May 6, 2014 |
Think working in an environmentally green building leads to greater satisfaction in the workplace? Think again.
People working in buildings certified under LEED’s green building standard appear no more satisfied with the quality of their indoor workplace environments than those toiling in conventional buildings, according to new research from the University of California, Berkeley, and the University of Nottingham in the United Kingdom.
The work, which counters the findings of several earlier studies examining the same issue, was done by Stefano Schiavon, an assistant professor of architecture in sustainability, energy and environment at UC Berkeley’s Center for the Built Environment (CBE) and associate professor Sergio Altomonte with the University of Nottingham’s Environmental Physics and Design Research Group.
The findings were published in the April issue of the journal Building and Environment and expand on Schiavon and Altomonte’s previous work on the topic by determining that most workers do not experience a higher level of workplace satisfaction simply because they work in LEED certified buildings – regardless of the building layout, amount of time in the workplace and many other factors.
LEED is a rating system that certifies buildings as green if they incorporate environmentally friendly solutions that reduce the use of water, energy and other resources. Questions have lingered about whether workers in these buildings feel any better off than occupants of non-LEED structures.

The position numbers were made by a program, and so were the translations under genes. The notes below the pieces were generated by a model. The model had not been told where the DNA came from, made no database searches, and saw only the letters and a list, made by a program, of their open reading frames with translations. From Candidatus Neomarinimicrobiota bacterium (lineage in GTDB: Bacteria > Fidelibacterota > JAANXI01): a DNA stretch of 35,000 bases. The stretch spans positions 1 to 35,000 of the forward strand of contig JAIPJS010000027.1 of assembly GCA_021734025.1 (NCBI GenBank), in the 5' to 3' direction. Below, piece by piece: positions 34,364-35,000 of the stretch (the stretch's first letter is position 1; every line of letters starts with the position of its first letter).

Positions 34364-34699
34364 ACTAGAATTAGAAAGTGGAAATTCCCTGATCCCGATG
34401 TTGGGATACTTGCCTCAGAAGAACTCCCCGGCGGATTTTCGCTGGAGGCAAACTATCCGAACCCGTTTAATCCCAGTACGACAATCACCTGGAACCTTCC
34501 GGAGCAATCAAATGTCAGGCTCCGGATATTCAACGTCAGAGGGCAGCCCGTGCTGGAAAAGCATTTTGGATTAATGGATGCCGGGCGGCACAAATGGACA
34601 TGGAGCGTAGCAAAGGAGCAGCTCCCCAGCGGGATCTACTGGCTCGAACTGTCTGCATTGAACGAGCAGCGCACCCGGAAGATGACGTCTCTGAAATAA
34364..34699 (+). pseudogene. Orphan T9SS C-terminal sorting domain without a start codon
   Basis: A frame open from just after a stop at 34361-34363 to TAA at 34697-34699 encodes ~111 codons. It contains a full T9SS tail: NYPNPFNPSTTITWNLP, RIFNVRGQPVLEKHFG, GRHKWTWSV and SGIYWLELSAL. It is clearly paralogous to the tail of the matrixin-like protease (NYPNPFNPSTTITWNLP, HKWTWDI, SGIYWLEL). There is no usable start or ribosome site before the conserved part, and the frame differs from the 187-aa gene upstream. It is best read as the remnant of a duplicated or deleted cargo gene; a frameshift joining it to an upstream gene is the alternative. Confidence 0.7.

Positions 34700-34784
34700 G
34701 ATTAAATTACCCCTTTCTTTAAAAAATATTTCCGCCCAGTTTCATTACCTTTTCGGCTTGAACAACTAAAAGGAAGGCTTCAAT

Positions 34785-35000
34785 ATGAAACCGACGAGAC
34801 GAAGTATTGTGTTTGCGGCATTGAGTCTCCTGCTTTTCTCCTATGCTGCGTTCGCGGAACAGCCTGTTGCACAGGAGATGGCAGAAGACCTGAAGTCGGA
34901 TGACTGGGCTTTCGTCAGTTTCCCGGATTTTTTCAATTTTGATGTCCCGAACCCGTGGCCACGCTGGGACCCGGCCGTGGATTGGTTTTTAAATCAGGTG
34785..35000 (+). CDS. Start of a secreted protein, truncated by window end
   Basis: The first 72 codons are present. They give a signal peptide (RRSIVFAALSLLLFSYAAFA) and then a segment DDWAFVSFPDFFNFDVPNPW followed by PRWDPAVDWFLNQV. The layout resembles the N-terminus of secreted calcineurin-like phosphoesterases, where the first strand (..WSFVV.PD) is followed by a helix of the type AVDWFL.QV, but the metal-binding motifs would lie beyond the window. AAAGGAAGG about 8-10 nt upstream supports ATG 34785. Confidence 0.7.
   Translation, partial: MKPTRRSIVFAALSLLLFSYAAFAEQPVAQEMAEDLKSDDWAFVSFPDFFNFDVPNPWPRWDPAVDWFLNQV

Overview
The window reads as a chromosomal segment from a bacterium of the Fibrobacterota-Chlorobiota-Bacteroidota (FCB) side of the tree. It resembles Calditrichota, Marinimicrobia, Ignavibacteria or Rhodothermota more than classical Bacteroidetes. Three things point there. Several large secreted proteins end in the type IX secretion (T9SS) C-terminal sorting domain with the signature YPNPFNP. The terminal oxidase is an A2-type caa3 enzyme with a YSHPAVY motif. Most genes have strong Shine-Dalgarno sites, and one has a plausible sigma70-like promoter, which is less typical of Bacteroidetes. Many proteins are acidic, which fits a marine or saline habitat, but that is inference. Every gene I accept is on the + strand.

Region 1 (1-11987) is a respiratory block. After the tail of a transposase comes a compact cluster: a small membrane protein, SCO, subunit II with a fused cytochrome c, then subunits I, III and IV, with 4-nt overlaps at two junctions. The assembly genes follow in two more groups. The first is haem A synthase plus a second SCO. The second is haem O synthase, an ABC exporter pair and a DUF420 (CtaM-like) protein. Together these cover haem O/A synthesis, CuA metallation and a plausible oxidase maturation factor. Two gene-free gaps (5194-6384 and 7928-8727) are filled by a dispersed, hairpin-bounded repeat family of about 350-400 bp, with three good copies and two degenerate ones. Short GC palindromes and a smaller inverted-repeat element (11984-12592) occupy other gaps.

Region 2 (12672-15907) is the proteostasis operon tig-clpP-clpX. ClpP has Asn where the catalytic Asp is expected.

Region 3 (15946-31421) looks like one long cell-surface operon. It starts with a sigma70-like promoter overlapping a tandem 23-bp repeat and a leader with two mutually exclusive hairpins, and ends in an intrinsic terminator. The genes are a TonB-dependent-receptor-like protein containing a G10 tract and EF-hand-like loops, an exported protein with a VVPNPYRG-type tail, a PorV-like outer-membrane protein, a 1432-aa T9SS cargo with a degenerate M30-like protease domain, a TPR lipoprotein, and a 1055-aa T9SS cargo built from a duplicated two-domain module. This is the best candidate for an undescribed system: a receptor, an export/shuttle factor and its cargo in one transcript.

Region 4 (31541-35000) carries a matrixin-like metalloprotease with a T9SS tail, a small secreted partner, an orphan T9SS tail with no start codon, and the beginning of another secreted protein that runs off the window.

Schiavon and Altomonte analyzed the survey responses of 21,477 individuals in 144 mainly large office buildings, most in the United States. Of those buildings, 65 are LEED certified. Previous reports by other researchers who reached different conclusions about worker satisfaction were based on much smaller sample sizes and different statistical tests.
“Does this mean that green certification is outdated, just costly or even useless?” asked Schiavon. “Certainly not, especially given the urgency of the environmental challenge and the fundamental role of buildings on people health and wellbeing, climate change and energy security.”
Schiavon and Altomonte did find that LEED-rated buildings may be more effective in providing higher occupant satisfaction when occupants are in open spaces rather than in enclosed offices, and when the buildings are smaller in size.
Occupant satisfaction with LEED-certified office building environments appears to decline with time, with the greatest level of satisfaction reported during the first year that a worker spends in a green building.
One reason for this decline may be that LEED certification is largely based on predictions, without measuring real building performance post-construction. Schiavon and Altomonte said that workplace satisfaction might improve if more design-related information could be collected by assessing LEED certified buildings based on actual operations and performance.
They said they hope their research leads builders and businesses to pay closer attention to:
- Designing strategies and solutions aimed at influencing occupant satisfaction and feelings of health, well-being and job performance as part of the LEED certification process
- Occupant feedback
- The ongoing development of the LEED program towards continuous assessment of building and people performance
The researchers are now studying the most effective LEED strategies for the improvement of office worker well-being and plan to report their conclusions in 2015.